I'm sure that its just a question of fine tuning something regarding how the lens interacts with the camera. For the moment we can only wait for a new firmware release.

Another issue is that of the image quality. Here there is absolutely nothing to be improved.

The Sony 85mm f/1.4 GM goes straight to the target without compromises towards the high end of the market and its results give it all the reasons to do so.
Its clear that behind this lens a great effort was made to align itself to the what Cannon and Nikon offer. Under this aspect the quality of the image that is delivered can satisfy even the most demanding photographers.
I don't want to linger on the single characteristics. As always I prefer that the pictures do the talking.
Then again, already at full aperture the lens is able to deliver excellent results under all aspects, especially as far as the quality of the bokeh and three dimensionality of the image are concerned.


Sony G Master FE 85 mm F1,4 - 1/1600, f/2, Iso 125


Sony G Master FE 85 mm F1,4 - 1/1600, f/2, Iso 125


Sony G Master FE 85 mm F1,7 - 1/3200, f/2, Iso 125

Sony G Master FE 85 mm F1,4 - 1/1600, f/2, Iso 125


To recap
The Sony FE85mm f/1.4 GM is an extremely refined lens as far as construction and image delivery. Some uncertainties remain as far as the focusing goes, in scarce or difficult lighting conditions. Uncertainties that should be soon resolved with the introduction of new firmwares.
This is a pity seeing the high performance levels that this lens reaches under the aspects of image dellivery when paired up with the Sony A7RII make it reach the vertex of lenses that are destined for portrait use.


Sony G Master FE 85 mm F1,4 - 1/8000, f/2, Iso 125

Very high global image quality produced by the Sony A7RII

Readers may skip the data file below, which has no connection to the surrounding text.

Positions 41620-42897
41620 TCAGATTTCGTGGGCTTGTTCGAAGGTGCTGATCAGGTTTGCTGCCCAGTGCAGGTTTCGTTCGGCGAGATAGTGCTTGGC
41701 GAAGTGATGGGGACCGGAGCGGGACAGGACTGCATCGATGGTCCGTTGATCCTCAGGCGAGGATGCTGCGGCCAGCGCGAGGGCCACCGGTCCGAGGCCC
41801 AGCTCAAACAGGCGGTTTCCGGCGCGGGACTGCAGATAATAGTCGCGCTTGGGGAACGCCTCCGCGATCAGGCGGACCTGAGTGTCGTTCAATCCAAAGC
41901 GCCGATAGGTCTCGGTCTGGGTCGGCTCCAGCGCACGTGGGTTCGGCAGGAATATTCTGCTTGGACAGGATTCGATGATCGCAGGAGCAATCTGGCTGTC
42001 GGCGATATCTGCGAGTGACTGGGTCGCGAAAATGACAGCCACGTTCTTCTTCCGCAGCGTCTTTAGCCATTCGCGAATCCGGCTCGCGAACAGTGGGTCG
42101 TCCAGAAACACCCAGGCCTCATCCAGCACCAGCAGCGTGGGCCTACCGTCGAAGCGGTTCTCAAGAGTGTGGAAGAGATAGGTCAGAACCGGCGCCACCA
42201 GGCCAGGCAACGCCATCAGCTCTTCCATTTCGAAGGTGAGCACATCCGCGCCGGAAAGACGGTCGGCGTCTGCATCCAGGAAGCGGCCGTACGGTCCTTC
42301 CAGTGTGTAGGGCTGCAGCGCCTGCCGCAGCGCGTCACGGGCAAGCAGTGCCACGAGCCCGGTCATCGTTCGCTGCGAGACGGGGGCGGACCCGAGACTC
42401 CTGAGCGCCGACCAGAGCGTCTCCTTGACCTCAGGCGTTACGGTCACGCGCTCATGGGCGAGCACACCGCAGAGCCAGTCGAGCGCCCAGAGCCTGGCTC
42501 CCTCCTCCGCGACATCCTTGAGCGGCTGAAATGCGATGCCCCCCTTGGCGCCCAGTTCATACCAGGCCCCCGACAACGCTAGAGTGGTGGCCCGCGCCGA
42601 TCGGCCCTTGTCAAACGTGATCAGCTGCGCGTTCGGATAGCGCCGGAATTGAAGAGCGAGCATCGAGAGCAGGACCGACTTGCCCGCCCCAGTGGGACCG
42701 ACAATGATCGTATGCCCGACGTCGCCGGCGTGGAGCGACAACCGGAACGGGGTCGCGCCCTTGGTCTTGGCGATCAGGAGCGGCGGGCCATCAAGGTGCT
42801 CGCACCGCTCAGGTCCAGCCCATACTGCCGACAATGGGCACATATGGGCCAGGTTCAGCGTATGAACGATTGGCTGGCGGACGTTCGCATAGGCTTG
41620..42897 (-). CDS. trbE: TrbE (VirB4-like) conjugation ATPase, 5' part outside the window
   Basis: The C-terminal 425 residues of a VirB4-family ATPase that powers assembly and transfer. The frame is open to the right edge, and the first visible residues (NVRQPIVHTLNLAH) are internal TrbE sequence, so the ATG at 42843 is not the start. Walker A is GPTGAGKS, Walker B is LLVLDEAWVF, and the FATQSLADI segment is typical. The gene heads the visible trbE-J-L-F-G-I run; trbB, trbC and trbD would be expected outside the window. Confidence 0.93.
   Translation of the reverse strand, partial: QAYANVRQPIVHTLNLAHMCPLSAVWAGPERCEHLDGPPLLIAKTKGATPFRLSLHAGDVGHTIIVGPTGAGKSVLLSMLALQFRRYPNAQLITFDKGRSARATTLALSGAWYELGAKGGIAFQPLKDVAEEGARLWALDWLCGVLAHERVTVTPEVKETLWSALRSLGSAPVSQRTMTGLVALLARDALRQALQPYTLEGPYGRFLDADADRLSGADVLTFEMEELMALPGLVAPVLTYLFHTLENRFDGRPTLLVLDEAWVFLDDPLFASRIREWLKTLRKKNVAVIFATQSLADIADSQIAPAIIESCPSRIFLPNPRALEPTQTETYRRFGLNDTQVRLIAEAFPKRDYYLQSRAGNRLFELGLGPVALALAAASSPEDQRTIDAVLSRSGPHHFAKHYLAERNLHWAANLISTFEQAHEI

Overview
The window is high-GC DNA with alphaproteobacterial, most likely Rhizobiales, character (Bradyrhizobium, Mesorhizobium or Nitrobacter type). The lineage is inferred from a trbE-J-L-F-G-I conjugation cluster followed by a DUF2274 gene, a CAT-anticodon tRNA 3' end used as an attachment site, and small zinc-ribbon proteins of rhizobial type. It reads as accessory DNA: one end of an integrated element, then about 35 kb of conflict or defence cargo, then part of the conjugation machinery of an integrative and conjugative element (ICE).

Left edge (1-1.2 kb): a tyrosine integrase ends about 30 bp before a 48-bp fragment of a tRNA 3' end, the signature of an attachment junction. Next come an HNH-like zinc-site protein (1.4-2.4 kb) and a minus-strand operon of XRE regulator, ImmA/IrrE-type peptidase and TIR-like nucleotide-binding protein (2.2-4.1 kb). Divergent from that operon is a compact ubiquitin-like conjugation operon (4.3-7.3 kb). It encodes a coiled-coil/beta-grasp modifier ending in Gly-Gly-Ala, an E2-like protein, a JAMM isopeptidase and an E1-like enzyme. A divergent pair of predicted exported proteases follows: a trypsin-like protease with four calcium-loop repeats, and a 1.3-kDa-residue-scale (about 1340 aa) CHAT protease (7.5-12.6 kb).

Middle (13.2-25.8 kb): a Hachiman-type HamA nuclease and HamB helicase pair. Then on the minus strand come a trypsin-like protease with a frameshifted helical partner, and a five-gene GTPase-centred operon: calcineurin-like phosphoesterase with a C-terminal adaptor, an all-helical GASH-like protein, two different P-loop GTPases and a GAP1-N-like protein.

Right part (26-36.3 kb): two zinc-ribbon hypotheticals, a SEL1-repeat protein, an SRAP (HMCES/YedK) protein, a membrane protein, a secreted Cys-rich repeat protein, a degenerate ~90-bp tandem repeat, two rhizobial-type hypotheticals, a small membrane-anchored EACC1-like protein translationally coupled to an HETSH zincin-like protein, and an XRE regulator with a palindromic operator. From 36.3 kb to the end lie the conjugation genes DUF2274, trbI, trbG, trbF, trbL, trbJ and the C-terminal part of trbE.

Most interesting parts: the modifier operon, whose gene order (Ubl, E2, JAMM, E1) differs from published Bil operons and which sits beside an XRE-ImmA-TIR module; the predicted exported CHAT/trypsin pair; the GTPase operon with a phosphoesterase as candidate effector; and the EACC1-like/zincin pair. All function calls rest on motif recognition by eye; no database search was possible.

Image three dimensionality
Focus hold button
Lens hood

Slowness of the auto-focus when used in non-optimal lighting conditions


Final Considerations

Sony G Master FE 85 mm F1,4 - 1/5000, f/1.6, Iso 125


Its without a doubt that Sony wants to impose itself in the high end market range. Basically offering an alternative to the Nikon's and Cannon's Full Frames and to gain market segments of reflex systems.
The Sony G Master have been thought out for these reasons.
They are modern lenses, and as such, aim to achieve maximum image delivery that the market requires but at the same time winking an eye to the actual review methods that principally aim at reaching the maximum grades in the various MTF measurements, diagrams, percentages and things along these lines. Surely this is the correct way to conquer market sectors. A market that requires impeccable lenses... cold impeccable lenses.
But... allow me to go upstream. I have abandoned reflex systems for the simple reason that they had become standardized. Without a doubt, impeccable systems, but without any personality.
The Sony FE 24-70 mm F2.8 GM, for example, leaving aside the work that must be done to fine tune the auto-focus, is without a doubt destined to becoming a reference lens and a forbidden dream for many photographers.
And yet, if I compare the shots taken with those of the “very humble” Sony Vario-Tessar T*FE 24-70 F4, I feel a bit of regret in not finding the same “taste”. The Vario-Tessar T*FE 24-70 F4 is a lens that is full of defects, but is able to deliver a tonal passage and a general equilibrium that is very difficult to find in products offered by its direct competitors.

There... Sony G Master are just like the high end lenses of Nikon and Canon... if not better. For me however, whether the Sony lenses are better than those of Nikon or Cannon, is not something that particularly interests me. What I would like is that they be different.
But this is obviously a completely personal consideration, a consideration that will surely remain a drop in the ocean of the appreciations that Sony has received for the path taken.
Obviously, all of this in a hopeful expectation that other performances, not tied solely to the image quality, are also elevated to the level that lenses of this caliber require.


Special thanks to Ilaria Brandaglia for the great dedication and professionalism.

A big thanks to Pino
, Miriam e Gioele Catalano, Jacopo Bruni, Luca e Fabrizio, Daniele e Miriam Rufino.